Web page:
What the hell? SpaceX has the Dragon (and Dragon 2), not the CST100. SpaceX has had several successful, on-schedule, on-budget flights of the Dragon for cargo (including safe reentry) which has demonstrated the functionality of many subsystems that will be used in the manned version. The Dragon 2 has potential to be the safest manned capsule of the bunch - it can abort at literally any point in the launch profile, land with pinpoint accuracy, and has a strong enough heatshield for a return from Mars. Not to

    • by fremen (33537)

      Sierra Nevada: building what nasa did 30 years ago, this is designed for cargo and people. it is strictly suborbital. https://en.wikipedia.org/wiki/... [wikipedia.org]

      30 years ago NASA was building space shuttles. If Sierra Nevada were doing that, I would be impressed.

    • by gman003 (1693318) on Friday July 25, 2014 @04:12PM (#47534723)

      You are factually wrong on several counts.

      SpaceX is not working on any version of the CST-100, and their only relation is that the CST-100 is supposedly designed to be compatible with the Falcon 9 launcher (I have reasonable doubt that will happen). They delivered the Dragon cargo capsule, and are working on the manned Dragon V2.

      Boeing's CST-100 is orbital, not suborbital. Suborbital means it will not complete a single orbit, like a missile.

      Sierra's Dream Chaser is also not suborbital. It also uses many non-NASA technologies, such as the hybrid rocket engines.

      You further have many logical errors, the most persistent being the conflation of the launch vehicle with the crew vehicle. SLS, Falcon 9 and Atlas V are launch vehicles. Orion, Dragon, CST-100 and Dream Chaser are crew vehicles.

      Orion is NASA's crew vehicle (actually, Lockheed Martin's, but I'll get to that in a bit). It is not suitable for missions beyond the Moon - it has a designed mission length of only three weeks (21 days), which is unsuitable for anything beyond Earth orbit. You are correct that manned deep-space missions will need a super-heavy launch vehicle such as SLS, but Orion itself will not be the crew vehicle.

      You also make a mistake in your history. NASA did not produce the Apollo landers or the Saturn V (what I assume you refer to as "what nasa did 30 years ago" or "other NASA firsts"). They set the requirements, and solicited bids from private companies. Just as they're doing now - Orion is being made by Lockheed Martin, the SLS boosters are being made by ATK, Rocketdyne is making the core engines, Boeing is making the upper stage. Really, all NASA is doing is assembling the entire thing, and of course setting the specs and requirements.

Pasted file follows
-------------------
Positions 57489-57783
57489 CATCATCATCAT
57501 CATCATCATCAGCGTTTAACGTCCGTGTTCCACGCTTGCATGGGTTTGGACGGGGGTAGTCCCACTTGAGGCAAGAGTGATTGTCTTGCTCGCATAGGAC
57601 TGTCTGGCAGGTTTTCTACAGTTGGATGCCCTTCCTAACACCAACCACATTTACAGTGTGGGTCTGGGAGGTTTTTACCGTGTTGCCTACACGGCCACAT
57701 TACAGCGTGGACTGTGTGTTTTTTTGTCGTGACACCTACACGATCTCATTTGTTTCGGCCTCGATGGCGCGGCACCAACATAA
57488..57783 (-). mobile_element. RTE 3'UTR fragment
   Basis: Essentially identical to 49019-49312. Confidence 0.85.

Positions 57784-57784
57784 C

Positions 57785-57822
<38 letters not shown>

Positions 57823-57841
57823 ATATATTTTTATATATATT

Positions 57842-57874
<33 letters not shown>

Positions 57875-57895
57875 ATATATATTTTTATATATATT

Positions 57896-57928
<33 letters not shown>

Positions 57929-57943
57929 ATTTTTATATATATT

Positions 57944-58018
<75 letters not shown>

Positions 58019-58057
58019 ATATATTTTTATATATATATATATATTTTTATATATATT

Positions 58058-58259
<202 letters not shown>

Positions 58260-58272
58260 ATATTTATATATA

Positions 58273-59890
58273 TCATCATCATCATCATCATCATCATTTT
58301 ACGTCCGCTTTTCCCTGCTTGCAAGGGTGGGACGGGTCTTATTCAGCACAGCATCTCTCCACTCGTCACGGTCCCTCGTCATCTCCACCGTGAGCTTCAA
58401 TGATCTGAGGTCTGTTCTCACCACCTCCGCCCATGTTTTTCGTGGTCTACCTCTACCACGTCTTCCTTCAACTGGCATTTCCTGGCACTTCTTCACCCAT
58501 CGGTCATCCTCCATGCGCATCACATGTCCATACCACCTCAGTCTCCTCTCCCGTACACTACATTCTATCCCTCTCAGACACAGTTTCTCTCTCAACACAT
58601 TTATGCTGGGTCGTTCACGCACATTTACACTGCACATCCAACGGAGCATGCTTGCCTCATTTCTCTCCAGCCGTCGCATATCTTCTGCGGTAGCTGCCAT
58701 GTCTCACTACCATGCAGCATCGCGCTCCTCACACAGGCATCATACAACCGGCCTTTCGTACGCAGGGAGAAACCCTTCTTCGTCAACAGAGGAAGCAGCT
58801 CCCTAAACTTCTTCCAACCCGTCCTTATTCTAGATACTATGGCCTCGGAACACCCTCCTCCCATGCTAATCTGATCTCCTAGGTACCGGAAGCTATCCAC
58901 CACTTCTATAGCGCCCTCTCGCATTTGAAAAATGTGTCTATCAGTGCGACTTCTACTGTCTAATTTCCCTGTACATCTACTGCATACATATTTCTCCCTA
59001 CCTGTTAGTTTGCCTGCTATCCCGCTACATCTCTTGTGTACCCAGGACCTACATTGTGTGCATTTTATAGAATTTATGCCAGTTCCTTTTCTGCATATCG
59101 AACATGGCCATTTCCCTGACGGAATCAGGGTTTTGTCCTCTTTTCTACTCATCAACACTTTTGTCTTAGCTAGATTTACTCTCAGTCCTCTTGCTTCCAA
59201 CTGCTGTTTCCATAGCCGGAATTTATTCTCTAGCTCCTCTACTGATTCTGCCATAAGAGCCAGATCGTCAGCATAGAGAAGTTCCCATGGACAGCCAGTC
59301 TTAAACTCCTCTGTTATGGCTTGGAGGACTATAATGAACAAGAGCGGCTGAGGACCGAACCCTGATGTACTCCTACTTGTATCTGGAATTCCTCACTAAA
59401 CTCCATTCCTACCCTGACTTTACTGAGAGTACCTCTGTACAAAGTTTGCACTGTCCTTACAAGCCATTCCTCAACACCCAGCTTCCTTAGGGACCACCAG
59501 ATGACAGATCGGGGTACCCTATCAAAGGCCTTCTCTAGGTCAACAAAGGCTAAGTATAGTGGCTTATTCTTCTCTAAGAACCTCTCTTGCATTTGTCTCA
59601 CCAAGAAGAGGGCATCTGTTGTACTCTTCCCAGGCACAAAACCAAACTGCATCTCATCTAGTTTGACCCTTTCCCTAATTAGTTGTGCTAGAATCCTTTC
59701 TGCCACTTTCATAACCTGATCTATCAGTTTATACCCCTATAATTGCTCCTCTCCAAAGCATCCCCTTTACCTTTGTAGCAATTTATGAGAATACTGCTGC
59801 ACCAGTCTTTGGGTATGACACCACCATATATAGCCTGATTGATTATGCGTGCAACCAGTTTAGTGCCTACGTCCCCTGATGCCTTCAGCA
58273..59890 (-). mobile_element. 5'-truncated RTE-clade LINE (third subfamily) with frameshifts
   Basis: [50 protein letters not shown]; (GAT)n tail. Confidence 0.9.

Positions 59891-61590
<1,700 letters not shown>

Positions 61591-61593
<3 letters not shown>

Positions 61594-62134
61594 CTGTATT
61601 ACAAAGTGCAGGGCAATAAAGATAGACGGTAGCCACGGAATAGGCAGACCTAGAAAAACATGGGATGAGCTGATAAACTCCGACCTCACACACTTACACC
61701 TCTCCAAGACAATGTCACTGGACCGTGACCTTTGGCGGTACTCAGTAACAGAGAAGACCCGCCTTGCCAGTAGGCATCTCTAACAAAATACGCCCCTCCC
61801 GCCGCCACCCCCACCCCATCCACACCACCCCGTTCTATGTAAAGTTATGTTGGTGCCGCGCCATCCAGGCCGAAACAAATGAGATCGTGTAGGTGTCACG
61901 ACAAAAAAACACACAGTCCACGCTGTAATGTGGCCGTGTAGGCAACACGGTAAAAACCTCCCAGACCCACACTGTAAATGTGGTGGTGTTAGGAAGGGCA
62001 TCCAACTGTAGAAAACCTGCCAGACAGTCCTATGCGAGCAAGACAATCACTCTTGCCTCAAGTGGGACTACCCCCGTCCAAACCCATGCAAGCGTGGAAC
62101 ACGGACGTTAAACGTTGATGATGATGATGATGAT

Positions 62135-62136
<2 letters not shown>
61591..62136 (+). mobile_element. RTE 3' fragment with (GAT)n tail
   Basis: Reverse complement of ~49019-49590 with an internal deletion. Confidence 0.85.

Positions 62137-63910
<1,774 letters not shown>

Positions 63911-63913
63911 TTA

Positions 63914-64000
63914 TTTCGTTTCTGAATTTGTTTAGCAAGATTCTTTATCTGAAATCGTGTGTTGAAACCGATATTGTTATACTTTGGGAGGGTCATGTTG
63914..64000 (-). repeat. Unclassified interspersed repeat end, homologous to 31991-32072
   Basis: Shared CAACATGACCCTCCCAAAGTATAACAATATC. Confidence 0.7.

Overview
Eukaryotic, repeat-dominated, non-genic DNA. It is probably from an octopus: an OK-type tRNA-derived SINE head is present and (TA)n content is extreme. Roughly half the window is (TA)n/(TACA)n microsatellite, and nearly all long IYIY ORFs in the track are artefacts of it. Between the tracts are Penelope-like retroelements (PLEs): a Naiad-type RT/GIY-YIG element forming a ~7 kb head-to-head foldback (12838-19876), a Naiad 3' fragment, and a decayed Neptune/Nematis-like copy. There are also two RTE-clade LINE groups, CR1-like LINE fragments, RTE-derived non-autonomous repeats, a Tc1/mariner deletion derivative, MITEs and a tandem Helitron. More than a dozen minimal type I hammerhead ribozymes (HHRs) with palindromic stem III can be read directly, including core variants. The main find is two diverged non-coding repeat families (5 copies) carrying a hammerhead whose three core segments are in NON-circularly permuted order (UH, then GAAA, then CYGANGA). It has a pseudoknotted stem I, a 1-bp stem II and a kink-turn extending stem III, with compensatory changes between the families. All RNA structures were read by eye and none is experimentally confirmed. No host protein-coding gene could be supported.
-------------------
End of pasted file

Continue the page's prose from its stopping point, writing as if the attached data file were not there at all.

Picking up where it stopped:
Let's look at the Apollo command module, the closest equivalent to Orion/CST-100/Dragon. It was developed by North American Aviation. They merged with Rockwell-Standard during the 1967 to form North American Rockwell, later renamed to Rockwell International, under which name they produced the Space Shuttle orbiter. The Rockwell International space division was sold in 1996 to... Boeing.

      Boeing isn't "ripping off from NASA firsts". They're building off work that they did for NASA in the 60s, 70s, 80s and 90s. If anything "NASA" is ripping of them, but I remind you that Lockheed Martin is the one actually building the thing you want to attribute to NASA.

      Sierra Nevada is building off SpaceShipOne technology, not any NASA programs. Just because it looks vaguely like the Space Shuttle, that does not mean it actually works the same way. The engines are completely and fundamentally different, as is the aerodynamic design.

      And SpaceX is developing everything on their own. The only thing they used from another company is some software/control design from Tesla Motors, a company not coincidentally also owned by Elon Musk. I personally doubt much was even borrowed there except for the basic idea of a single big touchscreen, but I guess it makes for good brand advertising.

      tl;dr you're wrong in your terminology, you're wrong in your facts, you're wrong in your logic, and you're wrong in your conclusions.

  • Flush it down the drain.

  • by Crashmarik (635988) on Friday July 25, 2014 @02:14PM (#47533765)

    http://www.thespacereview.com/... [thespacereview.com]

    Doesn't the old saying go "Fool me once shame on you, fool me twice shame on me" ?

    What is it when it is fool me endlessly ? NASA does not bring down the cost of space access period. The shuttle didn't none of their boosters ever have. If we get really lucky we get commercial enterprises able to do end runs around them to actually make a little progress.

    Really we should have NASA do what it is good at, robotic exploration and high risk high payoff research. Let commercial companies do what they are good at mass production and perfecting technologies.